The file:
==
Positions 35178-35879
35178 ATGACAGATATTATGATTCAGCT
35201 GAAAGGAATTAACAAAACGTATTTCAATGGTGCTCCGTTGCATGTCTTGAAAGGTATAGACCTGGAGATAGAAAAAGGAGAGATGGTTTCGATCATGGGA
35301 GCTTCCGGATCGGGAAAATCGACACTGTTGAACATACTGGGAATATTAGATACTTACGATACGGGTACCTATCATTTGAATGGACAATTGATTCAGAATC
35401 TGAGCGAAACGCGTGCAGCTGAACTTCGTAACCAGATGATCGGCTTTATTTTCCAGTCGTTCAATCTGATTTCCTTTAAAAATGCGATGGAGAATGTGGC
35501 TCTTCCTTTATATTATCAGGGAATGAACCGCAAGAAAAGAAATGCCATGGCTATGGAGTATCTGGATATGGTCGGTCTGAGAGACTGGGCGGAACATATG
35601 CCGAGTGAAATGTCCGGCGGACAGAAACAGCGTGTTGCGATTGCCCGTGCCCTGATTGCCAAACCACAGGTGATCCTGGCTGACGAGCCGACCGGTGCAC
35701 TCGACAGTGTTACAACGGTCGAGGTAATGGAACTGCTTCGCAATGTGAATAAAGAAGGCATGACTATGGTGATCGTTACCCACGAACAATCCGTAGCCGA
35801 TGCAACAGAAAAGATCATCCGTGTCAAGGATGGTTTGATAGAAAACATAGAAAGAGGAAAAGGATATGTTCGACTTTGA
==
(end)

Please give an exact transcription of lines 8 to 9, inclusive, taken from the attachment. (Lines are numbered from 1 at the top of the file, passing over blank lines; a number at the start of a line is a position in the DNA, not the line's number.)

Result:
35701 TCGACAGTGTTACAACGGTCGAGGTAATGGAACTGCTTCGCAATGTGAATAAAGAAGGCATGACTATGGTGATCGTTACCCACGAACAATCCGTAGCCGA
35801 TGCAACAGAAAAGATCATCCGTGTCAAGGATGGTTTGATAGAAAACATAGAAAGAGGAAAAGGATATGTTCGACTTTGA